Crappin' on the Classics
A repository of slain sacred cows and classics-induced trauma.
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But what about fictional couples who get together and who we don’t believe in? Who you look at together and go ‘Nah… it’ll never last.’ I’ve got to say, for me Jane Eyre and Rochester, they are going to break up. (Well, probably not given the time they were in, but I don’t think they’re going to be happy. Because they have a lot of chemistry, but Rochester is a crazy liar, y’all.)

ROCHESTER: Gosh, I have a crazy wife hidden in the attic who occasionally breaks out and sets fires. And I’d like to bigamously marry my governess. You know what this situation needs?
AUDIENCE: … what?
ROCHESTER: MORE COMPLICATIONS! I think I’ll have a house party and have a fake engagement to a third lady. AS WELL as the secret crazy wife. And the bigamous marriage.
AUDIENCE: … what?
ROCHESTER: You’re RIGHT! I’m not giving this a hundred per cent! What if I dress up as a gypsy woman and tell fake fortunes?

I’m just saying, Jane will come home one day and Rochester will have sold the children to pirates.

The most famous line in Charlotte Brontë’s Jane Eyre is “Reader, I married him.” Depending on the reader, it may also be the most puzzling, given that I is a wealthy young woman and him is a one-eyed, one-handed, pushing-40 grump who proposes to a nanny half his age only to admit at the altar that he’s already got a wife and she’s locked in his attic. Dreamy! … A fan’s rainy-day re-readings likely center on the passages set at Rochester’s estate, Thornfield, where the master’s crypto-courtship techniques include disguising himself as a fortune-telling crone and lots of monologuing in Jane’s general direction.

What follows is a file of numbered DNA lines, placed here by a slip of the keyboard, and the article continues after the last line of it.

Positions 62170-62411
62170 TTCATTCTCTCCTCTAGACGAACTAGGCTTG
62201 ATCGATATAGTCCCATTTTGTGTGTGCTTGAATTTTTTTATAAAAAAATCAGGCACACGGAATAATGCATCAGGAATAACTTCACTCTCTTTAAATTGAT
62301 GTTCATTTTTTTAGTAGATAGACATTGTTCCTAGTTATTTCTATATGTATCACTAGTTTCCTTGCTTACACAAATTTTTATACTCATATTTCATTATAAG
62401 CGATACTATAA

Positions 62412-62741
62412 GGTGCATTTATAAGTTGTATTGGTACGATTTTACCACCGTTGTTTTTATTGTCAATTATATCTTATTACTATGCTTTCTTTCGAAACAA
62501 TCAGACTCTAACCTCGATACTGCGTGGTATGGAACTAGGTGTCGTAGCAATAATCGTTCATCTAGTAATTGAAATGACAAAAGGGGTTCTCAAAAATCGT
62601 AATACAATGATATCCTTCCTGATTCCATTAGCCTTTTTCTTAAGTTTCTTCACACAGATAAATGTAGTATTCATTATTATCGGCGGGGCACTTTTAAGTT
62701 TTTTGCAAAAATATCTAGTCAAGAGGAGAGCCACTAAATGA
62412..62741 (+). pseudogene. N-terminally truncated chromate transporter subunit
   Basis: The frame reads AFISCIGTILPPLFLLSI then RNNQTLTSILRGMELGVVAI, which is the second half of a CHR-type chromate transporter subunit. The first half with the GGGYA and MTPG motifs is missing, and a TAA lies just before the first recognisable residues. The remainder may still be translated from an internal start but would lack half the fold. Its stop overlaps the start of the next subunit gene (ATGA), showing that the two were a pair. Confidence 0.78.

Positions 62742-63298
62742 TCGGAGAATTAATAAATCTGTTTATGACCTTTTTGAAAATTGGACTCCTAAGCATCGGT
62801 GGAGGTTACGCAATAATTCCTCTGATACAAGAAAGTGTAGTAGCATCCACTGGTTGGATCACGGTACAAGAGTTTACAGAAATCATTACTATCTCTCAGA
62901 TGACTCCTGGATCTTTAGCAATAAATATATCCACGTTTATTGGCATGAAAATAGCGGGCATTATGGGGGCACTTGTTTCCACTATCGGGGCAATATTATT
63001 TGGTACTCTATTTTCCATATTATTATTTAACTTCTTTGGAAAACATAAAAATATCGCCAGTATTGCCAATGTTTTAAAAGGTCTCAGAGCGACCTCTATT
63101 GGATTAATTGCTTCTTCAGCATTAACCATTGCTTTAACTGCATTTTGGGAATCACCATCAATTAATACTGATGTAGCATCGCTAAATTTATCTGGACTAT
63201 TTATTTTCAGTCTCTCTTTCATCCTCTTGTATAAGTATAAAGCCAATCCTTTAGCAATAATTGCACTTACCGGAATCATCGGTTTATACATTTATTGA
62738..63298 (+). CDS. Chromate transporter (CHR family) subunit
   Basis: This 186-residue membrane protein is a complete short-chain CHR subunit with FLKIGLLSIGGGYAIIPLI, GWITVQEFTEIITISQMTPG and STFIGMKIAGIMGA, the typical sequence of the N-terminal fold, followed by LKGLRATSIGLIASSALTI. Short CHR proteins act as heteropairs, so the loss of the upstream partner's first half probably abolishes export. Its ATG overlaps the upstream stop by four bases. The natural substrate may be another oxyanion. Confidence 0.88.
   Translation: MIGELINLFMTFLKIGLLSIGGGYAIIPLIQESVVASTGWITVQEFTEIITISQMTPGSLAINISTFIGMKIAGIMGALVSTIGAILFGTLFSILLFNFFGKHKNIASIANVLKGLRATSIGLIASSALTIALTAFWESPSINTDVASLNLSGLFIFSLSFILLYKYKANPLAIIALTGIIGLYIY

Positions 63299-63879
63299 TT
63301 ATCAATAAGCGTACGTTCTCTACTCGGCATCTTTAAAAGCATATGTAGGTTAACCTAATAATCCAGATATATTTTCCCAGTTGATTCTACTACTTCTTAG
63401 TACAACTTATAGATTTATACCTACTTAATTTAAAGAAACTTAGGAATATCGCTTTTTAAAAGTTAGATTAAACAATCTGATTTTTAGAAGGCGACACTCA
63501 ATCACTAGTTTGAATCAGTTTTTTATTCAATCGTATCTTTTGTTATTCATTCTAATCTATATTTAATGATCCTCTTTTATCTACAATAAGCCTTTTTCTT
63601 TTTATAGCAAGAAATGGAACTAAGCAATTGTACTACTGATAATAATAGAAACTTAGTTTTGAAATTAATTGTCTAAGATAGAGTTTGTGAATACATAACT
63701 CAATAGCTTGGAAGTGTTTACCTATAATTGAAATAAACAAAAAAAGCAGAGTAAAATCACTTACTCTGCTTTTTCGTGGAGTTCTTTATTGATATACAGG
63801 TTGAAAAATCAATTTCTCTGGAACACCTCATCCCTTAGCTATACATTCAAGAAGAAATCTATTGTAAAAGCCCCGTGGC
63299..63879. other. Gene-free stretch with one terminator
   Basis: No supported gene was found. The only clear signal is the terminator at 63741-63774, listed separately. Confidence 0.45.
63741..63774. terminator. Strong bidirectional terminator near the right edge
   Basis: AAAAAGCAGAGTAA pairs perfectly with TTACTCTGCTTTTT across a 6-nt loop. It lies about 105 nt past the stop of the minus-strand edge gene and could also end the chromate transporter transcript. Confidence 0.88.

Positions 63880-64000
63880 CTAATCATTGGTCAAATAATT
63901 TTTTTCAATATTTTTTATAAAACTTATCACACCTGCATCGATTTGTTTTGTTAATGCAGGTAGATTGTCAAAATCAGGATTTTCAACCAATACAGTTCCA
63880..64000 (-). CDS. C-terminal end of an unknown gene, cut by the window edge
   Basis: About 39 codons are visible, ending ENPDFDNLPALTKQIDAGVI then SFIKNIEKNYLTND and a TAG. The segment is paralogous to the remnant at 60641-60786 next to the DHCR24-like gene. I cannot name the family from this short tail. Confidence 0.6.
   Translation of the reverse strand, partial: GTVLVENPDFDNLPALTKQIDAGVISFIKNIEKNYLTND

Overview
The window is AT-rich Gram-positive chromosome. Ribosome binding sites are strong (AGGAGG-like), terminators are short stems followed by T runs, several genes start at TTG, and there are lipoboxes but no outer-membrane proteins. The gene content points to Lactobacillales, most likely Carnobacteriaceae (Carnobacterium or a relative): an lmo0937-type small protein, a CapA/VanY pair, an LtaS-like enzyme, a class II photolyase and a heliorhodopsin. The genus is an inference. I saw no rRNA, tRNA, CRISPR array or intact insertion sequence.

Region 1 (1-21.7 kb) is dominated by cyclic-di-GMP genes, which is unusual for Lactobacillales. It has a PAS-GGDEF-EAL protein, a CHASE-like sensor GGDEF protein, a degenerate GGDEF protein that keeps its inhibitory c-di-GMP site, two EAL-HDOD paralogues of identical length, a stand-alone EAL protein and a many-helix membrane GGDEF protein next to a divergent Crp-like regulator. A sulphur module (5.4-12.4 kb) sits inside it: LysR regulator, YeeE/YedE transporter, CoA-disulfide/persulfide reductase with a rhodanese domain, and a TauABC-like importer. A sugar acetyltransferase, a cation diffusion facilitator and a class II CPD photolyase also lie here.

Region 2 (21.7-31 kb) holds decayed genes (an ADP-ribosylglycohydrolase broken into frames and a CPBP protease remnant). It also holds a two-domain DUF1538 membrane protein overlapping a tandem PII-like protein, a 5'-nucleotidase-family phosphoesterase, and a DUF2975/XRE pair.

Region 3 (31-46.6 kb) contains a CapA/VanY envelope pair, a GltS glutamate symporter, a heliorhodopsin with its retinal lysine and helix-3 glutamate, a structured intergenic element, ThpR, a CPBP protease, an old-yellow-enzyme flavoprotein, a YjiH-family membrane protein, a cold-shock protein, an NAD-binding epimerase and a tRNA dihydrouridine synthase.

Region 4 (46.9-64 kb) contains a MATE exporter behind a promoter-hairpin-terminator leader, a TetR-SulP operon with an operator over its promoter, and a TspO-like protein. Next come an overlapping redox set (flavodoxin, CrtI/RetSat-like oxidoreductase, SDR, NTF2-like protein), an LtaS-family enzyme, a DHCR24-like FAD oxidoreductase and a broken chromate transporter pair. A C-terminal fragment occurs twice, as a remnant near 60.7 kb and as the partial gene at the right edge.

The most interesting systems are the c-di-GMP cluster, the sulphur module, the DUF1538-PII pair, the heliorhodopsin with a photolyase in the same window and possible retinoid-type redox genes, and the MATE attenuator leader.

I mean, picture anyone trying to selectively wipe someone’s memory in Jane Eyre.

ROCHESTER: *hits Jane over the head with a chair* Do you still remember I have a mad wife in the attic?
JANE: Yes! And also, OW, you bigamous chair-wielding jackass!
ROCHESTER: *bops Jane again* Do you still remember I have a mad wife in the attic?
JANE: Stop asking me that AND QUIT HITTING ME!
ROCHESTER: *bops Jane a third time* Do you still remember I have a mad wife in the attic?
JANE: Oh my God, what, you have a mad wife? And you keep her in the attic?
ROCHESTER: … oh damn.

…Where the Red Fern Grows is actually a very good book. You shouldn’t read it, obviously, unless you are a Level Nine Masochist, but it holds out a little hope for the universe at the end. Like when, after that last X-Men movie, Magneto looks like he might be able to get his powers back? Like that.

Basically, though, this is the children’s book that Lars Von Trier would have written.

Are you still, you know, inflicting all of that horrible Ethan Frome damage, or is that off the curriculum?
Martin Blank (John Cusack) to his former English teacher, Grosse Pointe Blank